If a claimant seeks to realize the maximum amount of dollars on their claim in the shortest possible time, then early resolution of disputes is essential. Engaging a mediator at the front end of a dispute, rather than after hundreds of thousands or millions of dollars have been spent on discovery and motion practice, can further that goal. Three cases in which I personally was involved demonstrate this point.
In September 1983, an involuntary chapter 11 petition was filed against Baldwin-United Corporation ("Baldwin-United") in the United States Bankruptcy Court for the Southern District of Ohio. With over 200 subsidiaries, $9 billion in assets, and $10 billion in debt, it was the largest chapter 11 case ever filed at that time. Many of the major banks east of the Mississippi were claimants. Initially, a 10 percent recovery seemed optimistic, and the case was predicted to last a decade or more.

The principal difficulty was that the bulk of the assets were trapped in six insurance companies undergoing state rehabilitation proceedings in Arkansas and Indiana, while the bulk of the debt was held by the debtors. In January 1985, the debtors and rehabilitators reached an agreement on their respective claims. But the path to a reorganization plan and the payment of creditors was blocked by three major disputes: a $450 million IRS claim; a $560 million secured claim by a consortium of New York banks; and billions of dollars in indemnification claims held by stockbrokers who were being sued for securities fraud in federal court by Baldwin-United's annuity holders. These disputes had the potential to take five or more years to litigate. The IRS audit process was estimated to last up to a decade. Each was sent to mediation, and they were all resolved by the end of 1985. A plan was confirmed in March 1986, and the case was largely wrapped up by the end of 1986, just over three years after it was filed. Recoveries by unsecured creditors ranged as high as 70 cents on the dollar, seven times what the banks would have been happy to receive at the outset of the case.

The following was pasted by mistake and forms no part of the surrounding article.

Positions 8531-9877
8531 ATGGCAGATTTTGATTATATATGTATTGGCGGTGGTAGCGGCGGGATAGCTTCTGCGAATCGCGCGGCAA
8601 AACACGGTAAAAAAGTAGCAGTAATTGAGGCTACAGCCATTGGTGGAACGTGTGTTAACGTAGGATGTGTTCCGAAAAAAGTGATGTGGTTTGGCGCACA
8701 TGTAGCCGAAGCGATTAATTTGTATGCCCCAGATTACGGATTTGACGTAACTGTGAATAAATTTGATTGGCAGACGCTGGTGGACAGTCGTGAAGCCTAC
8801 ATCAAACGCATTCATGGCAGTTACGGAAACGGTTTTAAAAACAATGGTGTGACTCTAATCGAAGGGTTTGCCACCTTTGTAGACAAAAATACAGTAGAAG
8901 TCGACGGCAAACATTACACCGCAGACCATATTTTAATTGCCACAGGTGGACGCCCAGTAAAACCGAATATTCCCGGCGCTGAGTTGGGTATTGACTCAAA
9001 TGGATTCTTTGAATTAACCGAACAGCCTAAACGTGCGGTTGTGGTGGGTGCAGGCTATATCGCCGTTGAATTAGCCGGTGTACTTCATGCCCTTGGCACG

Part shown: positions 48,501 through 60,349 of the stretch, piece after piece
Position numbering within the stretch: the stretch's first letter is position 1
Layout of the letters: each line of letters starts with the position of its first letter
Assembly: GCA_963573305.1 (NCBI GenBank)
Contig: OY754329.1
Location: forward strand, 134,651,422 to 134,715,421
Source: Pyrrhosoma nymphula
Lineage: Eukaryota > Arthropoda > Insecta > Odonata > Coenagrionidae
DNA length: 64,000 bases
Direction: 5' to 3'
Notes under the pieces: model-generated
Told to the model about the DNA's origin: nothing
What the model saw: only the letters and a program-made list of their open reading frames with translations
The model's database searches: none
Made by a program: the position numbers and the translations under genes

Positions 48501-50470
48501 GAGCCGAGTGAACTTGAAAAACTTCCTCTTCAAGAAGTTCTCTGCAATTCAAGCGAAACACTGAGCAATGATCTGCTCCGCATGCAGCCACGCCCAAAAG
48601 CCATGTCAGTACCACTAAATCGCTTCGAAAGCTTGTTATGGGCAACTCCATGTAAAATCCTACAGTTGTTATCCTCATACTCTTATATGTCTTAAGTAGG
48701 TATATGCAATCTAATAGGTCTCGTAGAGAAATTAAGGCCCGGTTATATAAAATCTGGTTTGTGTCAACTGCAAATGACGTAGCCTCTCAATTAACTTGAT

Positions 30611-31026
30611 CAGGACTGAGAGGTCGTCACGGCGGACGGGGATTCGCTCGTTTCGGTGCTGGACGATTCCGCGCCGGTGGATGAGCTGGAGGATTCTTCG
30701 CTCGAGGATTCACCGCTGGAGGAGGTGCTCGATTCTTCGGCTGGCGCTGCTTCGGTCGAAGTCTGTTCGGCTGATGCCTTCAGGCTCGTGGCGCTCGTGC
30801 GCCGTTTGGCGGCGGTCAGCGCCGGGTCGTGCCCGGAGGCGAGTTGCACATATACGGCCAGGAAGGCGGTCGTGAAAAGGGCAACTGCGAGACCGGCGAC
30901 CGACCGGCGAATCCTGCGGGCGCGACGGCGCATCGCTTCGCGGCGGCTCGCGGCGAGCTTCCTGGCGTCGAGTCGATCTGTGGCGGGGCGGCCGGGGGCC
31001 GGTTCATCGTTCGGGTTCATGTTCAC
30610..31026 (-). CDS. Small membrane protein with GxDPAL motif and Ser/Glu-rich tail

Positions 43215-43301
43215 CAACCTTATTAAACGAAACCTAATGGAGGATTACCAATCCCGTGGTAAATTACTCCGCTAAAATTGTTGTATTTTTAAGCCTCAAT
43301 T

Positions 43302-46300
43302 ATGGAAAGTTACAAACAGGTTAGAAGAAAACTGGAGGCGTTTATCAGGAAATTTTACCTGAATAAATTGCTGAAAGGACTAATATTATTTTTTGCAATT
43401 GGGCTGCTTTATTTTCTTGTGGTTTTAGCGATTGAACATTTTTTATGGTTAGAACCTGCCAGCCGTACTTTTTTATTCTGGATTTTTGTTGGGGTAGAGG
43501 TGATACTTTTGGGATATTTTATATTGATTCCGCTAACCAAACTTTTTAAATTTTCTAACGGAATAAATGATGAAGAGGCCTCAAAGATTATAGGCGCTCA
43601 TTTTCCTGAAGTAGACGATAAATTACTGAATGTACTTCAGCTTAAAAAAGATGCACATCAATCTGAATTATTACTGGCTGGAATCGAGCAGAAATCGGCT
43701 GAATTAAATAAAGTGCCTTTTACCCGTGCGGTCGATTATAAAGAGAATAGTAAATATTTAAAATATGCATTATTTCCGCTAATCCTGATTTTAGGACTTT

A more recent example is Pacific Gas and Electric Co., which filed a chapter 11 petition in the United States Bankruptcy Court for the Northern District of California on April 6, 2001. While the genesis of the filing was the California energy crisis of the previous year, the real fight was between the debtor's parent, Pacific Gas and Electric Corp., and the California Public Utilities Commission ("CPUC"). The issue was not money—both the debtor's plan and the competing plan of the CPUC would have paid all creditors in full. Rather, the parties were deadlocked on a number of non-monetary questions, the most divisive being the extent to which the CPUC would continue to be the regulatory authority for the utility, as opposed to the Federal Energy Regulatory Commission.

The parties spent approximately seven months and millions of dollars preparing for and then trying a contested confirmation hearing involving competing plans. In March 2003, after 28 days of trial and with seemingly no end in sight, the matter was submitted to judicially-supervised mediation. Three months later, a deal was reached that allowed a plan of reorganization to be confirmed by the end of December 2003.

There is no question that this settlement cut months off of the plan confirmation process and years off of the inevitable appeals from a plan confirmation order, not to mention multiple millions of dollars in fees. But would even more time and money have been saved had the mediation process been started in a serious way almost from the outset of the chapter 11 filing? As the mediator in that case, I have no doubt that it would have.